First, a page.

Cole, Rebecca J. 1846–1922
Rebecca J. Cole 1846–1922
In 1867 Rebecca J. Cole became the second African-American woman to receive a medical degree in the United States. At that time, the field of medicine was almost exclusively the domain of white men. The Thirteenth Amendment outlawing slavery was barely two years old. African Americans were subjected to intense racism, denied basic rights, and relegated to “separate but equal” status. Cole also suffered the second-class citizenship that 19th century America imposed upon women. Yet, despite this incredible sexism and racism, Cole persevered as a doctor, forging a career that spanned more than 50 years. Along the way she became a tireless advocate for medical rights and access for the poor, particularly for black Americans who were mostly ignored by the white medical world.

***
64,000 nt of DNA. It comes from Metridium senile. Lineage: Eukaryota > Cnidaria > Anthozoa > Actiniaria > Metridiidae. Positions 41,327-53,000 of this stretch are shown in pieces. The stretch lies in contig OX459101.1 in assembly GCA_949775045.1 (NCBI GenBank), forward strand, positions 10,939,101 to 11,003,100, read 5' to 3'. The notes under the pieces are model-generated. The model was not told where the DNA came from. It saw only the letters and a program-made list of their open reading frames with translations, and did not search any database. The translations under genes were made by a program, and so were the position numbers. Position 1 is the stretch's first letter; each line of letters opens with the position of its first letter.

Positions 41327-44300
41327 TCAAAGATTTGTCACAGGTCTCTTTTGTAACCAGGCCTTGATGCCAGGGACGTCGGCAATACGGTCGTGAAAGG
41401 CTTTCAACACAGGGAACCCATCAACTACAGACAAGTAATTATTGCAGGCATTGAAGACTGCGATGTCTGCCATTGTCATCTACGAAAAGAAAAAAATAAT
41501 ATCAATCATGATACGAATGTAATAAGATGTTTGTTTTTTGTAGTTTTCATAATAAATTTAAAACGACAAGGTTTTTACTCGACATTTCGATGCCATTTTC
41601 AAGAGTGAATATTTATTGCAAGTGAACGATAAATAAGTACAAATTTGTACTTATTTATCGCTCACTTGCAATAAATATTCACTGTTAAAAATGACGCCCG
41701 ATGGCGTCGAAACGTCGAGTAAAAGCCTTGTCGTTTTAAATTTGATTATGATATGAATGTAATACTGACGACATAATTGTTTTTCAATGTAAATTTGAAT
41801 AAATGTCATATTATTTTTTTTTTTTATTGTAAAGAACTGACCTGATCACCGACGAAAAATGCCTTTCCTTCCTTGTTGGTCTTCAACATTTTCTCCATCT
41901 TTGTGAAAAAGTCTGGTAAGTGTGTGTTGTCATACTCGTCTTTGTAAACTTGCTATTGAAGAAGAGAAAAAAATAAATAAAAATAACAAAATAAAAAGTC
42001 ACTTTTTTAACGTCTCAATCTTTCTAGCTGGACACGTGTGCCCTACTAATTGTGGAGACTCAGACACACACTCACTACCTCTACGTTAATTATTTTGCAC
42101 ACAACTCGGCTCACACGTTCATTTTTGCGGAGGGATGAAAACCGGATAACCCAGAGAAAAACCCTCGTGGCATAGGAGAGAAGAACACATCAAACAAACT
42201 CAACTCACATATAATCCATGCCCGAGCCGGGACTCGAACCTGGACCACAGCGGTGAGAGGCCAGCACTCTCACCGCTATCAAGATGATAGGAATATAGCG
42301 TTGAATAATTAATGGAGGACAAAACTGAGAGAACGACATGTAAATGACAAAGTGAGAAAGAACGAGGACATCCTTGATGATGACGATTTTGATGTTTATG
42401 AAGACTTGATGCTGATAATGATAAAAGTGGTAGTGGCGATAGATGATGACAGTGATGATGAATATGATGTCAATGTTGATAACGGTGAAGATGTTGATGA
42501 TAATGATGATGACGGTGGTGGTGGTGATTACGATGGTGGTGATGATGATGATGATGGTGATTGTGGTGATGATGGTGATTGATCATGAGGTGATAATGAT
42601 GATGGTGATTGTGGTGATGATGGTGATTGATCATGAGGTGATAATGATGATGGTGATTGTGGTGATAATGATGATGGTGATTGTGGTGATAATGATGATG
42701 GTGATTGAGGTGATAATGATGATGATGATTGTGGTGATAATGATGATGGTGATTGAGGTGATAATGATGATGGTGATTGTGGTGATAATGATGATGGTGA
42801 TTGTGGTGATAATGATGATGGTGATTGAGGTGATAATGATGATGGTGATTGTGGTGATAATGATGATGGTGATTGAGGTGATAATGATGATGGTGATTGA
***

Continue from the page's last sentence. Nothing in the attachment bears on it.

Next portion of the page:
Rebecca J. Cole was born in Philadelphia, Pennsylvania, on March 16, 1846. The second of five children, Cole was born into a mulatto family—her ancestry was a mix of European and African. She and her siblings—sisters Sallie and Dora and brothers Hamilton and Joseph—received excellent educations, allowing them to obtain work other than the domestic service or manual labor fields in which most African Americans of that time were employed. Cole in particular excelled in school. She attended the prestigious Institute for Colored Youth located in Philadelphia (now Cheyney University). Established by open-minded Quakers, the school strived to train black youth to become teachers and scholars. It was considered one of the more rigorous of the black schools of the time and its curriculum included Latin, Greek, and mathematics. As a student Cole received a ten dollar award for academic excellence, good conduct, and attendance. This was quite a sum in those days and served as a testament to her intellect.